Comment by laura — June 1, 2006 @ 12:14 pm

  7. The dogma of the Immaculate Conception was given in 1854. The miracle at Lourdes happened in 1858. The conclusions are self-explanatory.

    Comment by Brian — June 1, 2006 @ 3:42 pm

  8. It is true that the dogmatic definition of the IMMACULATE CONCEPTION was made by Pope Pius IX in the constitution INEFFABILIS DEUS promulgated on December 8, 1954. It was a truth that the pious people had long believed in; however, it was not always a required article of faith.

    While corporate revelation ended with the death of the last apostle, John, this does not mean that everything was immediately and clearly enunciated. Many theologians, even doctors of the Church, like St. Thomas Aquinas could not figure how the Immaculate Conception could be so. Theological conflict continued well up into the nineteenth century about it.

    When the teenaged girl Bernadette Soubirous claimed to encounter the Blessed Virgin in 1858, the formal definition was only four years old. Many of the priests and nuns had been trained prior to the definition, and some of them had been educated with serious doubts or reservations about it. (The French were behind a failed attempt to get a similar definition for St. Joseph, however, these arguments were neglected by Rome as untenuable.) The apparitions at Lourdes would not only assist these religious and priests to understand the title, but the simple laity as well.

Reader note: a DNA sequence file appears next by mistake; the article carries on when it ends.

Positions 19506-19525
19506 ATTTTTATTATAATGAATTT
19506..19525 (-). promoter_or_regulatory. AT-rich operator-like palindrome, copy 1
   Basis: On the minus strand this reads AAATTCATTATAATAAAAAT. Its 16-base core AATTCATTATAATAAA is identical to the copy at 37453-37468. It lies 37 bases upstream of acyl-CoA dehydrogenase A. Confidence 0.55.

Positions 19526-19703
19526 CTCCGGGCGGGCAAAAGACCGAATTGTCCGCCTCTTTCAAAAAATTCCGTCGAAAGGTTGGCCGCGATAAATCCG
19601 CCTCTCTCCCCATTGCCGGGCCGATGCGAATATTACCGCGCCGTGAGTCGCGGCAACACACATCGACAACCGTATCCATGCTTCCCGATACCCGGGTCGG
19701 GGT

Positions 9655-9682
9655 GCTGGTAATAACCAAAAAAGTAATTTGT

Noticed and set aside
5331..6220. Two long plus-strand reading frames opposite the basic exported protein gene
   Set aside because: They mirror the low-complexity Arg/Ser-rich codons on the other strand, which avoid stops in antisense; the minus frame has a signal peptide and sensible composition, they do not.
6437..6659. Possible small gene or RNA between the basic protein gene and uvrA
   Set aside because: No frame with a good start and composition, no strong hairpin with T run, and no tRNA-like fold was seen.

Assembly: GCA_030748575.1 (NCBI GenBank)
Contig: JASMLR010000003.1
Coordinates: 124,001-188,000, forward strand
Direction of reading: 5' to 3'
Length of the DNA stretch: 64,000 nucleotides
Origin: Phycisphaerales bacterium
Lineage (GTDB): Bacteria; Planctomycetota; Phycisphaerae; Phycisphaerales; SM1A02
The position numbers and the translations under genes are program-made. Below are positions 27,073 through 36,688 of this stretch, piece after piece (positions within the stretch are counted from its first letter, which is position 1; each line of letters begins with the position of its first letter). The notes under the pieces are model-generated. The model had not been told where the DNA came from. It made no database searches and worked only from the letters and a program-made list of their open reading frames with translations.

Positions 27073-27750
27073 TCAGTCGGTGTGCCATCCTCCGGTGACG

It must also be said that much had to be done to explain the Immaculate Conception so that it would not appear that Mary saved herself or did not need a Savior. Given the ignorance and secular anti-Catholicism in France after their revolution, people were often misled. Even some of the clergy thought that the Immaculate Conception referred to Jesus and not Mary, a mistake I still discover with the laity in catechesis and continuing education.

    Further, the accompanying feast for the Immaculate Conception would not be instigated until 1942 and commentaries on its behalf included the apparitions at Lourdes. St. Bernadette was canonized in 1933.

    Official recognition of apparitions is always a negative verdict: there is nothing here contrary or harmful to Catholic faith. However, they inevitably compliment or assist in that organic development of doctrine espoused by Vatican II and clarified in the writings of John Cardinal Newman.

    As a quick qualification, the Holy Spirit does not regularly spit out revealed truth all nicely defined and qualified. The Church struggles with her reflection and worship. There are debates and councils are held. When the Pope formally declares the truth of something, the debate is supposed to end, although the perameters of a truth might be further defined and explored.

    Comment by Father Joe — June 1, 2006 @ 6:01 pm